Florida Court Explains Statements Permissible in Closing Arguments

In Florida criminal matters, the prosecution bears the burden of proving the defendant’s guilt. While the prosecution can use circumstantial and direct evidence to establish that a defendant committed a crime, it cannot rely on facts not in evidence, as explained by a Florida court in a recent case in which the defendant appealed his conviction for being a convicted felon in possession of a firearm. If you are accused of a gun offense, it is smart to speak to a Tampa weapons crime defense attorney about your options for protecting your rights.

Factual and Procedural History of the Case

It is reported that the State charged the defendant with being a convicted felon in possession of a firearm. During the trial, the State presented testimony from a police officer that came in contact with the defendant during an investigation. The officer stated that the defendant told him he had a gun in his possession.

It is alleged that a second officer testified, corroborating the first officer’s report. The defendant testified and denied making the aforementioned statements or possessing a gun. During the State’s closing argument, the prosecutor told the jury the defendant was not reliable and implied that the second testifying officer was credible because he had not been convicted of a felony. Defense counsel objected, but the court overruled the objection. The jury convicted the defendant, and he appealed.

Statements Permissible in Closing Arguments

On appeal, the court agreed with the defendant’s assertion that when the prosecution stated the officer had not been convicted of a felony, it was arguing facts not in evidence. Specifically, the court stated that defense counsel’s objection was well taken as there was no evidence regarding the officer’s conviction of a felony and that the trial court should have sustained the objection.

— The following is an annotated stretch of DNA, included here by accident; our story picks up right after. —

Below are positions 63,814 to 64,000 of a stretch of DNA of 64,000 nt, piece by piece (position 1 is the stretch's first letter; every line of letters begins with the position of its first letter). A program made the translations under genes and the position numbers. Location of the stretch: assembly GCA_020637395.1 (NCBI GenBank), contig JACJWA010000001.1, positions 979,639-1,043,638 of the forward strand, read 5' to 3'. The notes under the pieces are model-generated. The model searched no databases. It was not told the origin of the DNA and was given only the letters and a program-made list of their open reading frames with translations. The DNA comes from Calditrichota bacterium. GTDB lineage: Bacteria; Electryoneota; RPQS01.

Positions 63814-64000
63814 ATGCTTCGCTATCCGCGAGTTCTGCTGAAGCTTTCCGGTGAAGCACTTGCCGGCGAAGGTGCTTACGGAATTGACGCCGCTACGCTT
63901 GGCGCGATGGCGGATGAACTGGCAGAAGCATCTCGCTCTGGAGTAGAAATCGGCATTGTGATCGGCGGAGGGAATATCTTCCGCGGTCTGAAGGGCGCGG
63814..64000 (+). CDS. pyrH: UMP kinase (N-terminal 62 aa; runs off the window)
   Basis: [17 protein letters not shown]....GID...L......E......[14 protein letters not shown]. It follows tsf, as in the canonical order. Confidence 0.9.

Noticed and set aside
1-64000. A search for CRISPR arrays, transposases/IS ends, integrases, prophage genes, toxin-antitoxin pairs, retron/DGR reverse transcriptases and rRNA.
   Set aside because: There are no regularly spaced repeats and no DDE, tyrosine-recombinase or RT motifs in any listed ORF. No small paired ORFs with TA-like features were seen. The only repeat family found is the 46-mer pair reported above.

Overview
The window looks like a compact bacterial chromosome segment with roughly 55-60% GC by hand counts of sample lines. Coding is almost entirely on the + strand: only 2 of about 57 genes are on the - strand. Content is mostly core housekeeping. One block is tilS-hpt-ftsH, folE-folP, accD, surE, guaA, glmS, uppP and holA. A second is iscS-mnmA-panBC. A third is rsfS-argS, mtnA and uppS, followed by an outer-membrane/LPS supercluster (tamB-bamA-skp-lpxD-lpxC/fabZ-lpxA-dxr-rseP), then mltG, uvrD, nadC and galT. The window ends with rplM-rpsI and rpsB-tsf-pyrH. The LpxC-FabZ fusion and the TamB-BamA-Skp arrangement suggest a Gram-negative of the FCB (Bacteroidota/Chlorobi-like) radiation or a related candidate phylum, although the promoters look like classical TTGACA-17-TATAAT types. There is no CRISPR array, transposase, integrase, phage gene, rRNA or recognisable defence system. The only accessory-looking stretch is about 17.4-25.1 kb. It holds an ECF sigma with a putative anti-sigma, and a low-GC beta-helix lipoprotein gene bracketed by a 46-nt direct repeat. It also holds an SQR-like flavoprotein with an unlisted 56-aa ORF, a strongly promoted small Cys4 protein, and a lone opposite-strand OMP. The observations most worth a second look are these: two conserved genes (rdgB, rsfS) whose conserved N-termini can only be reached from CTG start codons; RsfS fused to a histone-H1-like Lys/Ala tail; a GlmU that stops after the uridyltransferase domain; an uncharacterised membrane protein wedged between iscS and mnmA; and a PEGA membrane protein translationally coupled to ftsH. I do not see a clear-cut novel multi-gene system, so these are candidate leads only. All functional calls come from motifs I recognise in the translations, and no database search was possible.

The court sustained the defendant’s conviction, however. In doing so, it explained that while the prosecution’s statement was improper, a review of the entire record demonstrated that there was no reasonable chance that the prosecution’s single, short statement impacted the verdict at trial.

While the jury was tasked with assessing credibility and was instructed as to how to do so, they were advised that what the lawyers stated was not evidence and that they were to rely on their own recollection. As such, the court was satisfied that the jury was not swayed by the prosecution’s comment.

Confer with an Experienced Tampa Criminal Defense Attorney

Although most people in Florida are permitted to possess guns, people convicted of felonies are not, and if they are caught with a gun in their possession, they may be charged with a criminal offense. If you are accused of a gun crime, it is advisable to talk to an attorney regarding what defenses you may be able to assert to avoid a conviction. The experienced Tampa lawyers of Hanlon Law dedicate their practice to defending people charged with crimes, and if you engage our services, we will work diligently to help you pursue a favorable outcome. You can reach Hanlon Law by using the form online or by calling us at 813-228-7095 to set up a conference.

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